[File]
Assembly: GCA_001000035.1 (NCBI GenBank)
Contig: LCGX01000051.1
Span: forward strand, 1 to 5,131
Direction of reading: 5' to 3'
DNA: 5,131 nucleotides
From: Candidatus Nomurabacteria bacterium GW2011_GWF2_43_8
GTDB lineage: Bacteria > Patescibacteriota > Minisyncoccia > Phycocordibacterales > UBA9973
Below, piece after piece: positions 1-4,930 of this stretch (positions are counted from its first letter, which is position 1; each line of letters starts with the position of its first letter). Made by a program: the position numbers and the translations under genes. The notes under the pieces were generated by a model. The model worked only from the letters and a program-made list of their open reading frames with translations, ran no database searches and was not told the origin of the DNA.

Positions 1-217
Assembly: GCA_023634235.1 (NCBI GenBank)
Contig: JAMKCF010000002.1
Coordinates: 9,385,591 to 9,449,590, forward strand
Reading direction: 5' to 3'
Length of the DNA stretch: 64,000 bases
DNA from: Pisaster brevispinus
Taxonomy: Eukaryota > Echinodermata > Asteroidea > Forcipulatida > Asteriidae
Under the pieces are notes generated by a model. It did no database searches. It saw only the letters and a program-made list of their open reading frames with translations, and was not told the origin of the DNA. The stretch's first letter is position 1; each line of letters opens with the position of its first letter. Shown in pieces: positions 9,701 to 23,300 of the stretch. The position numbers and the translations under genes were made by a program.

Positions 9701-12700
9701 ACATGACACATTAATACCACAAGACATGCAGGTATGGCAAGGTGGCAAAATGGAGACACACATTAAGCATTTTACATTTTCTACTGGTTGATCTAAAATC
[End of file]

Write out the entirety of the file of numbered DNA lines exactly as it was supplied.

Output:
Assembly: GCA_001000035.1 (NCBI GenBank)
Contig: LCGX01000051.1
Span: forward strand, 1 to 5,131
Direction of reading: 5' to 3'
DNA: 5,131 nucleotides
From: Candidatus Nomurabacteria bacterium GW2011_GWF2_43_8
GTDB lineage: Bacteria > Patescibacteriota > Minisyncoccia > Phycocordibacterales > UBA9973
Below, piece after piece: positions 1-4,930 of this stretch (positions are counted from its first letter, which is position 1; each line of letters starts with the position of its first letter). Made by a program: the position numbers and the translations under genes. The notes under the pieces were generated by a model. The model worked only from the letters and a program-made list of their open reading frames with translations, ran no database searches and was not told the origin of the DNA.

Positions 1-217
Assembly: GCA_023634235.1 (NCBI GenBank)
Contig: JAMKCF010000002.1
Coordinates: 9,385,591 to 9,449,590, forward strand
Reading direction: 5' to 3'
Length of the DNA stretch: 64,000 bases
DNA from: Pisaster brevispinus
Taxonomy: Eukaryota > Echinodermata > Asteroidea > Forcipulatida > Asteriidae
Under the pieces are notes generated by a model. It did no database searches. It saw only the letters and a program-made list of their open reading frames with translations, and was not told the origin of the DNA. The stretch's first letter is position 1; each line of letters opens with the position of its first letter. Shown in pieces: positions 9,701 to 23,300 of the stretch. The position numbers and the translations under genes were made by a program.

Positions 9701-12700
9701 ACATGACACATTAATACCACAAGACATGCAGGTATGGCAAGGTGGCAAAATGGAGACACACATTAAGCATTTTACATTTTCTACTGGTTGATCTAAAATC